Newham Council tackles poor practices in the lettings industry

4 August 2014 in Council and democracy and Housing and Mayor
Newham Council is the first local authority in the country to stand up for private tenants and landlords who are being exploited by rip-off letting agents flouting the law.
An initiative by the council to tackle poor practice by lettings agents and protect tenants has helped to improve standards in the profession with the majority of agents now complying with the law.

The Fair Lettings Project was introduced to ensure letting agents in Newham were complying with legislation to stop tenants from being exploited. The project also aims raise standards in the industry which will also benefit landlords. Complaints regarding letting agents have increased significantly in recent years, both locally and nationally. The Competition and Markets Authority has highlighted unfair and illegal charging practices affecting both private tenants and landlords.

Since November 2013, officers have visited 197 known letting agents in the borough to check their conditions. From these visits, 113 notices for corrective actions have been issued. Most are now either fully or broadly compliant with current consumer protection and housing legislation. The council has also been able to recover thousands of pounds of tenants’ deposit money, illegally retained by letting agents.

Four agents stopped trading after the first visit, two letting agents have been prosecuted and another five will have legal action taken against them. One letting agent, Zulfikar Shakur from Homes 4u Direct, pleaded guilty at Thames Magistrates Court to two offences under the Consumer Protection from Unfair Trading Regulations 2008. The offences were not having transparent fees and charges and not displaying the maximum occupancy level which is required as part of the private sector licensing scheme. He was sentenced to a 12 month conditional discharge and ordered to pay a £15 victim surcharge and £500 court costs within 28 days.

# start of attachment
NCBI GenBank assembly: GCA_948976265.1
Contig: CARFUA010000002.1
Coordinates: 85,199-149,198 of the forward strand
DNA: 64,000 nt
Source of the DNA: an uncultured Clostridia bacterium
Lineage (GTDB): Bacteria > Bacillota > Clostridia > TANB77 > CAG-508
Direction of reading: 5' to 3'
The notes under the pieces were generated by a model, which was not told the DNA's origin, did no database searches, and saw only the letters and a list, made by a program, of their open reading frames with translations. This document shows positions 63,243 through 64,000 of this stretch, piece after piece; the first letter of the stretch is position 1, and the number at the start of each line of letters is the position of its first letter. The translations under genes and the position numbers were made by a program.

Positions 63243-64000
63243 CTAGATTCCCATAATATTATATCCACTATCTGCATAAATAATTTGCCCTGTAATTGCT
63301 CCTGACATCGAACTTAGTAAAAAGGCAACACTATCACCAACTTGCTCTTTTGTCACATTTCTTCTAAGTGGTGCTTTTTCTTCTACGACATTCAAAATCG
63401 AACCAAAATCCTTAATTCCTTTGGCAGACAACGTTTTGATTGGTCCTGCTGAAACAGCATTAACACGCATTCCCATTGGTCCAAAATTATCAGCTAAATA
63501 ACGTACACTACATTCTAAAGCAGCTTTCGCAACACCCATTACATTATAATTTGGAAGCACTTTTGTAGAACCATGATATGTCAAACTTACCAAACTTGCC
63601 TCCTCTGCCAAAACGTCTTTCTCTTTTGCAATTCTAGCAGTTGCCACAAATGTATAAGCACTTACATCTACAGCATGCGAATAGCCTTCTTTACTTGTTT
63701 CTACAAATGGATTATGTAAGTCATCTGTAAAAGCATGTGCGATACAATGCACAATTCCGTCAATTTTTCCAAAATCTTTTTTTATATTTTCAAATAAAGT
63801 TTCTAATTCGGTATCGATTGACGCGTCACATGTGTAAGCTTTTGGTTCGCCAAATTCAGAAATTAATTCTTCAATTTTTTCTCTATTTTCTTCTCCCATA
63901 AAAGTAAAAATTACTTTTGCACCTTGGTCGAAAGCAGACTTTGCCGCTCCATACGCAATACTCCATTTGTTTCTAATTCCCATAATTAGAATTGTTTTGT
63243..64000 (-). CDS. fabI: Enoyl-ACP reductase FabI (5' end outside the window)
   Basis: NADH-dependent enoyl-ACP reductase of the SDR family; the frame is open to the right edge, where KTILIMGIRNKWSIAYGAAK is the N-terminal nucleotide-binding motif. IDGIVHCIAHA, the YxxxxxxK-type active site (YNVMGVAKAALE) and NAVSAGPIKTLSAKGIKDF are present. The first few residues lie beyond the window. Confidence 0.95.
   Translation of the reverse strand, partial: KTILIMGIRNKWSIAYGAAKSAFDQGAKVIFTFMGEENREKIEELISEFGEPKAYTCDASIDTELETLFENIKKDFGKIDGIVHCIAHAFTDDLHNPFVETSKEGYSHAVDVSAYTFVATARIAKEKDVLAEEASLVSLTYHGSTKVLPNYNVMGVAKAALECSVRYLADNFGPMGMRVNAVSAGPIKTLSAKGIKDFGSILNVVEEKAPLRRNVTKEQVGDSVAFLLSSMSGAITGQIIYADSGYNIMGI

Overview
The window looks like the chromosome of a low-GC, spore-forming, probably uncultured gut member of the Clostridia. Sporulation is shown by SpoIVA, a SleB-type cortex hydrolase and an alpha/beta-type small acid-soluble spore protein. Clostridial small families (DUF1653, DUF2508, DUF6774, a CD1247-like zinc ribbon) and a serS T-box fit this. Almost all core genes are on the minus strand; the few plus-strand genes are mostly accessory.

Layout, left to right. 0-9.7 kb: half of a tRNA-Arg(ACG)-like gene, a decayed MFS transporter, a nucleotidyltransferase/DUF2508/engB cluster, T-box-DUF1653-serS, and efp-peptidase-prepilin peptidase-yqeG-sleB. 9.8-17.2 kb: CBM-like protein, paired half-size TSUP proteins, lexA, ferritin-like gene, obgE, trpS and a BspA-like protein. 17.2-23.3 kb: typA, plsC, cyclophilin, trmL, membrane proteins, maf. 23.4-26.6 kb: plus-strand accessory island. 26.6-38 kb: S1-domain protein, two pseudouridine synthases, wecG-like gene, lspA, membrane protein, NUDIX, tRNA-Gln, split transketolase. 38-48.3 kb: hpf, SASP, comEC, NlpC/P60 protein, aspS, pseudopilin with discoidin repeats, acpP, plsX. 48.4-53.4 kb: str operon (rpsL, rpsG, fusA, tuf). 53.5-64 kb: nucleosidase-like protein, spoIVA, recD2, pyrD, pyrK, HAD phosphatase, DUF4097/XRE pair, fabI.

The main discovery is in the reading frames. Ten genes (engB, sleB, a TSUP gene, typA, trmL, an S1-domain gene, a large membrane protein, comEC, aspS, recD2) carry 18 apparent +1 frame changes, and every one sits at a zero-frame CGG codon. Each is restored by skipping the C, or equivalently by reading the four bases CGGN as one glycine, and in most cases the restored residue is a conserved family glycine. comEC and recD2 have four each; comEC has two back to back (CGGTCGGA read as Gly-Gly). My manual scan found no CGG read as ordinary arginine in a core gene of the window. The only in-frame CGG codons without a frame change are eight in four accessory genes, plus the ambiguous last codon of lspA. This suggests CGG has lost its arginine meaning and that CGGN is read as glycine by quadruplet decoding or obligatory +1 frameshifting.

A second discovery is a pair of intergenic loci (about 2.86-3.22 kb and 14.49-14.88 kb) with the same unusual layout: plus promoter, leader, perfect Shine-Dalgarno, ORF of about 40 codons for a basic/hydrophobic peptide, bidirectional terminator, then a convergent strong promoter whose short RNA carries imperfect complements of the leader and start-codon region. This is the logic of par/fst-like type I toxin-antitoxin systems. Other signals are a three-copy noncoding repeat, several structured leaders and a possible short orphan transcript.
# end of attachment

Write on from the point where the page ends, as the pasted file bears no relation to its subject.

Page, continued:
Also as a result of the project, there are a further 32 letting agents under investigation. Ten penalty charge notices (PCN) of £1,000 have also been issued to letting agents who are also acting as estate agents but do not belong to an approved redress scheme.

The council is working with national professional bodies including the National Approved Lettings Scheme (NALS) and the Association of Residential Letting Agents (ARLA) to set the standards expected of all agents operating in Newham. All letting agents in Newham are expected to:
  • Provide full information and clarity on all fees and charges to all parties
  • Provide tenants with a copy of any property licence and information on the licensing conditions
  • Ensure all third party deposits are registered in an approved tenancy deposit scheme
  • Correctly returning all holding deposits without illegal deductions
  • Always providing accurate information to landlords and tenants
  • Membership of reputable trade bodies and professional associations.
Sir Robin Wales, Mayor of Newham said: “The Fair Lettings Project has been a great success with the majority of letting agents now operating within the law. We have already seen the prosecution of one letting agent who continued to work illegally which is to the detriment of both tenants and landlords.

“Forty per cent of all Newham households rent privately and many depend on a largely unregulated industry. It is encouraging that so many of the letting agents are now complying with the law and we will support those who need help and assistance. The project complements our private sector licensing scheme which has already raised standards across the private sector. We will continue to work hard to ensure Newham residents who rent privately are not exploited and get a decent roof over their head.”